India has said it will not abandon neighbours and vulnerable counties on wheat supply after it banned exports of the foodgrain without government approval. The restrictions on wheat exports came after India experienced its hottest March on record, which hit production. This also dealt a blow to countries already reeling from supply shortages and soaring prices since Russia’s invasion of Ukraine, which is among one of the largest wheat-growing nations.
In a tweet today, Union Minister Hardeep Singh Puri said the country’s wheat stocks are at a “comfortable” level.
He assured that India will fulfil all commitments on wheat exports, hours after the Group of Seven (G7) industrialised nations’ agriculture ministers meeting in Germany said India’s move to restrict wheat exports “would worsen the crisis” of rising commodity prices.
“Wheat stocks are comfortable. Decision to restrict wheat exports taken with focus on India’s food security, ensuring affordable foodgrain and to combat market speculation. India, a reliable supplier will fulfil all commitments including needs of neighbours and vulnerable countries,” Mr Puri tweeted.
Wheat stocks are comfortable. Decision to restrict wheat exports taken with focus on India’s food security, ensuring affordable foodgrains & to combat market speculation. India, a reliable supplier will fulfil all commitments including needs of neighbours & vulnerable countries.
— Hardeep Singh Puri (@HardeepSPuri) May 14, 2022
Global wheat prices have soared on supply fears following Russia’s February invasion of Ukraine, which previously accounted for 12 per cent of global exports.
The spike in prices, exacerbated by fertiliser shortages and poor harvests, has fuelled inflation globally and raised fears of famine and social unrest in poorer countries.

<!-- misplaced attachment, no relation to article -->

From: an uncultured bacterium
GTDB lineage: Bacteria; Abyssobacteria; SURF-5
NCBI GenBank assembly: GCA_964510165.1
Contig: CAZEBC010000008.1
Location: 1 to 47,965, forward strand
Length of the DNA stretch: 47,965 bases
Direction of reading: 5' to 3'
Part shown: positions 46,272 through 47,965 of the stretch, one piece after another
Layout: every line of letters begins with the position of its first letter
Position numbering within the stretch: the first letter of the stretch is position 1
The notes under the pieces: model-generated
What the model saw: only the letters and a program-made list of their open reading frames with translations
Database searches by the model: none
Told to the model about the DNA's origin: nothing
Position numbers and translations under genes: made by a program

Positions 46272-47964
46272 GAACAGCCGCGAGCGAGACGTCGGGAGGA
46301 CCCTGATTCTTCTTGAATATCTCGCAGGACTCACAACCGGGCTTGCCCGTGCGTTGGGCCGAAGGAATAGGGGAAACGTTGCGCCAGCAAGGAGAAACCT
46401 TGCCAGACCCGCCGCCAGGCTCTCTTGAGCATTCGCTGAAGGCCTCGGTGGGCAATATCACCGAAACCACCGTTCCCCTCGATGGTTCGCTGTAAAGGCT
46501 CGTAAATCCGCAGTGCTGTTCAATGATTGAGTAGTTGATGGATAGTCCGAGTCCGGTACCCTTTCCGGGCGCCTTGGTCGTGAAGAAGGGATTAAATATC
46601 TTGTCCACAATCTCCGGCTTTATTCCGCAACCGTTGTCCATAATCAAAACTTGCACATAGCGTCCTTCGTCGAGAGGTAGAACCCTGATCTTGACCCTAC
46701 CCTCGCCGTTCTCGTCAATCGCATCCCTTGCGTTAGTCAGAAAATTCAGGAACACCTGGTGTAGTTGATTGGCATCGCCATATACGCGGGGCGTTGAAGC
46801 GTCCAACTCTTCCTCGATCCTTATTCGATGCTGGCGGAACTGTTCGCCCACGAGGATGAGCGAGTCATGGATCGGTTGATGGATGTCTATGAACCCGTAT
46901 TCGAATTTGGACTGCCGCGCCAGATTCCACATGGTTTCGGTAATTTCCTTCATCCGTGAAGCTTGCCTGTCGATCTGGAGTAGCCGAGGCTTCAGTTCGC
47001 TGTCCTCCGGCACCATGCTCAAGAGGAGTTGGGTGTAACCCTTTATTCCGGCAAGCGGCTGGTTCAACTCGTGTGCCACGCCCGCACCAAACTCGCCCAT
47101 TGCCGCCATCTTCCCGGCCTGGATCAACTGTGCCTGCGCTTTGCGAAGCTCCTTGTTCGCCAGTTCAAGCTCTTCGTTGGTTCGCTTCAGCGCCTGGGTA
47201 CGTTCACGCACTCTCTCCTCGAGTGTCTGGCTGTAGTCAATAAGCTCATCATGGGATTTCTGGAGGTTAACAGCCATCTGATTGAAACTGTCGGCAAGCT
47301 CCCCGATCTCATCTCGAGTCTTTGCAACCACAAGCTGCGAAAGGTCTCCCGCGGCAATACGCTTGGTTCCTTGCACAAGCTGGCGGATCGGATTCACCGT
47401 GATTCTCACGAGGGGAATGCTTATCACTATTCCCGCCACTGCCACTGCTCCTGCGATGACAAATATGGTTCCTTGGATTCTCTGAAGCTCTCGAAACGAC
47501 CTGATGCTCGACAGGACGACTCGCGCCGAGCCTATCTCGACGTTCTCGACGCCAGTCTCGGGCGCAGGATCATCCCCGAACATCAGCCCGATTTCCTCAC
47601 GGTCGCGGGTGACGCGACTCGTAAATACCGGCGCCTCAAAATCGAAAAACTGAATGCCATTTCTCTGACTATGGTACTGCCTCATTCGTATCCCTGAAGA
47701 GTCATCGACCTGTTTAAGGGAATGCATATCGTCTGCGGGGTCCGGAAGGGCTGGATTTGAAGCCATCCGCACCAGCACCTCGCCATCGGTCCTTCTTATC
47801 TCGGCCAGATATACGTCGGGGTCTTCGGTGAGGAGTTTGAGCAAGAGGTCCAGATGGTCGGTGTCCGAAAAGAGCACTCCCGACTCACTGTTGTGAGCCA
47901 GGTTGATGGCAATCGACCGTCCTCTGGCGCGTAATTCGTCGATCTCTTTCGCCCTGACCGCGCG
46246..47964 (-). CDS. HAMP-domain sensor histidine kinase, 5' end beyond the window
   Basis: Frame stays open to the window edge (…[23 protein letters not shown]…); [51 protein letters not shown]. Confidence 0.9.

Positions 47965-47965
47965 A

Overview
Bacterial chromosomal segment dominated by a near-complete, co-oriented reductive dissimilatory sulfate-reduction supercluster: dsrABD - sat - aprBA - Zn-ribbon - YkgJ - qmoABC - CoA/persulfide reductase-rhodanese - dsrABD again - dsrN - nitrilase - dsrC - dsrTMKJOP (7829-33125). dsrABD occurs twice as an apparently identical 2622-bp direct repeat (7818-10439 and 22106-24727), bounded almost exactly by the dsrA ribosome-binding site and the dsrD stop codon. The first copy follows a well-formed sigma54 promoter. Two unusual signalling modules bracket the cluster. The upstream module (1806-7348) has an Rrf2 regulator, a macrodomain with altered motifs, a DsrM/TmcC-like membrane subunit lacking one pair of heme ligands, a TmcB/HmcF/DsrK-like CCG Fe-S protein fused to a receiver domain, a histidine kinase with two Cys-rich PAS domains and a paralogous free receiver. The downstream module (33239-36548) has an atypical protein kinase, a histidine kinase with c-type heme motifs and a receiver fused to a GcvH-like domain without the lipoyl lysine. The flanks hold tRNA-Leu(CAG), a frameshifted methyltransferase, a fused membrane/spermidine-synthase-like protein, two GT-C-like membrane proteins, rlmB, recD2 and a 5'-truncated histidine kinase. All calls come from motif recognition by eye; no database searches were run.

“If everyone starts to impose export restrictions or to close markets, that would worsen the crisis,” German Agriculture Minister Cem Ozdemir said at a press conference in Stuttgart, news agency AFP reported.
G7 ministers urged countries not to take restrictive action that could pile further stress on the produce markets. They “spoke out against export stops and call as well for markets to be kept open”, said Mr Ozdemir, whose nation holds the rotating presidency of the group. “We call on India to assume its responsibility as a G20 member,” Mr Ozdemir added.
India, the world’s second-largest wheat producer, said that factors including lower production and sharply higher global prices meant it worried about the food security of its own 1.4 billion people.
Export deals agreed before the directive issued on Friday could still be honoured, but future shipments need the centre’s approval.
“We don’t want wheat to go in an unregulated manner where it may either get hoarded and is not used for the purpose which we are hoping it will be used for – which is serving the food requirements of vulnerable nations and vulnerable people,” Commerce Secretary BVR Subrahmanyam said.